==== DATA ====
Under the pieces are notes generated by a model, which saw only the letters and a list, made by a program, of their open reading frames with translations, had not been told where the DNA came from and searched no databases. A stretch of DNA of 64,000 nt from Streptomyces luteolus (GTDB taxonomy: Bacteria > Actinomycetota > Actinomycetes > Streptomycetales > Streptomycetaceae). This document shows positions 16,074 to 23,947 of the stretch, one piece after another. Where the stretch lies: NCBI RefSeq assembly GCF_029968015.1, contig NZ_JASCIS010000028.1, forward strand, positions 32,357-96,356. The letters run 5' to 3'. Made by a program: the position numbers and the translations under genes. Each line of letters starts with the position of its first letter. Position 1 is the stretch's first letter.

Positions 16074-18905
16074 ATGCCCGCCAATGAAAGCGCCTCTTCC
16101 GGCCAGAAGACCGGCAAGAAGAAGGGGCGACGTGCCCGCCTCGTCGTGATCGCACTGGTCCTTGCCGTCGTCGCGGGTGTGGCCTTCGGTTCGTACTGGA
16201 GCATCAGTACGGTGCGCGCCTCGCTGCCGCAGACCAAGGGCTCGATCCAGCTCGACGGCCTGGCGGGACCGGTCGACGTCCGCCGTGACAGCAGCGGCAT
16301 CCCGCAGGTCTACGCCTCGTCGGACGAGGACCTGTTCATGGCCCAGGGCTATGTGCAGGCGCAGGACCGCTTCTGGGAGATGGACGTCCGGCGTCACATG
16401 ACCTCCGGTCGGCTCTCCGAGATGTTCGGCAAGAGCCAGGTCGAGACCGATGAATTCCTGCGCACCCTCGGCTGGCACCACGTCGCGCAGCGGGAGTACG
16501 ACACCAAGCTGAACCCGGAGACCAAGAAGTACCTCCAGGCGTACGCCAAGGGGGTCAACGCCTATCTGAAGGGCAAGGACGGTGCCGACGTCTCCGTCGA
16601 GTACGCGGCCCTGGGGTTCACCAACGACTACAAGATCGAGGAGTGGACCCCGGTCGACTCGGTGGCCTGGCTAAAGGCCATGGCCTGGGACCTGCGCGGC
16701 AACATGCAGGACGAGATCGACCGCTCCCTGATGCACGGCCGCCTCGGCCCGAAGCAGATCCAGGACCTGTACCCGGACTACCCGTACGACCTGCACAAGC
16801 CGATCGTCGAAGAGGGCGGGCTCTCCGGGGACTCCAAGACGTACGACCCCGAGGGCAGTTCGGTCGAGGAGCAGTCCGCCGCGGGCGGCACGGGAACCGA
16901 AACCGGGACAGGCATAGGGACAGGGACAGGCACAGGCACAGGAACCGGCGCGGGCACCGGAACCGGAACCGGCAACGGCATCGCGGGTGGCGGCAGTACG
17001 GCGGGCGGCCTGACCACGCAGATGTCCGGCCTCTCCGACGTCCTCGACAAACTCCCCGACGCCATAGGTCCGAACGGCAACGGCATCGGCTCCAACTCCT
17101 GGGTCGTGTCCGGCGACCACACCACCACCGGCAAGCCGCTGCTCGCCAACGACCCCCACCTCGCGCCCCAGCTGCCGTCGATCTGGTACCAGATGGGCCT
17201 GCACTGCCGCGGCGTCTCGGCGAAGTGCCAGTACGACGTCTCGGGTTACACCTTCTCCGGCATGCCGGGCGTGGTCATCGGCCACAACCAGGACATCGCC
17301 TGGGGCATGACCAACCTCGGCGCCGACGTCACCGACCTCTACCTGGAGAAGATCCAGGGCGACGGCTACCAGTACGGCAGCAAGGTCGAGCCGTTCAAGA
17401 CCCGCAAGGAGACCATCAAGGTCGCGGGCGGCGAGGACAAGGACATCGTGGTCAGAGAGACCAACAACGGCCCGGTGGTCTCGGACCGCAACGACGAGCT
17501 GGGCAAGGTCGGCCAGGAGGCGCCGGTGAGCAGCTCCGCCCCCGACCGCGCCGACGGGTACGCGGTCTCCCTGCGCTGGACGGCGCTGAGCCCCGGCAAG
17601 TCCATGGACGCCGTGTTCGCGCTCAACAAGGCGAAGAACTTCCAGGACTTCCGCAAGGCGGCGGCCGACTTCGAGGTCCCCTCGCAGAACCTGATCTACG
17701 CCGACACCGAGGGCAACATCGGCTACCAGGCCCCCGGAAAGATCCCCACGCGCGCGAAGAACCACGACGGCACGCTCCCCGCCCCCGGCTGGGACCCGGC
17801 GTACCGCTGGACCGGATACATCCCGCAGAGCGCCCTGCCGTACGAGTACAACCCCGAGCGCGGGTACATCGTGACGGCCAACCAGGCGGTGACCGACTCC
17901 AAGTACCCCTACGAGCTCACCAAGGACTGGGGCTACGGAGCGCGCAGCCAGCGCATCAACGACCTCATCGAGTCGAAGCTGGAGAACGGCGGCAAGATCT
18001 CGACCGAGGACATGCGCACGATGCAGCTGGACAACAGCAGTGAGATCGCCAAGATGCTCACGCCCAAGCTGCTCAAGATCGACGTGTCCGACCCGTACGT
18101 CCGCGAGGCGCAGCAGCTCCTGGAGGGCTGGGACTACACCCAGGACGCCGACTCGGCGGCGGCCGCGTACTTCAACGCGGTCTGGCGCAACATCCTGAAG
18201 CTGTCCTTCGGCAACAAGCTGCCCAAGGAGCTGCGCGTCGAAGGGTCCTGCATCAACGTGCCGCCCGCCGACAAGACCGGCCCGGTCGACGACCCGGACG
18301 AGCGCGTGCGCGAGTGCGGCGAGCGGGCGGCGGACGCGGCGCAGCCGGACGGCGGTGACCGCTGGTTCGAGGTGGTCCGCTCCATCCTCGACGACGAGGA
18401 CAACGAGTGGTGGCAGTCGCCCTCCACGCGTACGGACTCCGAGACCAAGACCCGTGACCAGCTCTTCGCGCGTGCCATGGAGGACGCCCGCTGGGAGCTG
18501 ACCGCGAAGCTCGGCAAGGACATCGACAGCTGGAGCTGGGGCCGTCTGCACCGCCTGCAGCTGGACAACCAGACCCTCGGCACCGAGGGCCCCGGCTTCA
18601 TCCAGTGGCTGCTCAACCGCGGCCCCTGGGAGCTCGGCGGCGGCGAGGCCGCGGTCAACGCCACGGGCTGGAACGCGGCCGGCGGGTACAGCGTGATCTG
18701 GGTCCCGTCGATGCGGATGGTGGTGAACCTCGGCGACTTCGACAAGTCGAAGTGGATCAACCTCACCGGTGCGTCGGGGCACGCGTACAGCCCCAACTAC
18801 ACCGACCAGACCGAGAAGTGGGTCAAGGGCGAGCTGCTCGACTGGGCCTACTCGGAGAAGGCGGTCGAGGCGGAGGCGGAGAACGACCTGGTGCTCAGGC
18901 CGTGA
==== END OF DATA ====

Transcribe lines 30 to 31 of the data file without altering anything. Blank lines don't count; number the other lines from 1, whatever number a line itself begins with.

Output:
18701 GGTCCCGTCGATGCGGATGGTGGTGAACCTCGGCGACTTCGACAAGTCGAAGTGGATCAACCTCACCGGTGCGTCGGGGCACGCGTACAGCCCCAACTAC
18801 ACCGACCAGACCGAGAAGTGGGTCAAGGGCGAGCTGCTCGACTGGGCCTACTCGGAGAAGGCGGTCGAGGCGGAGGCGGAGAACGACCTGGTGCTCAGGC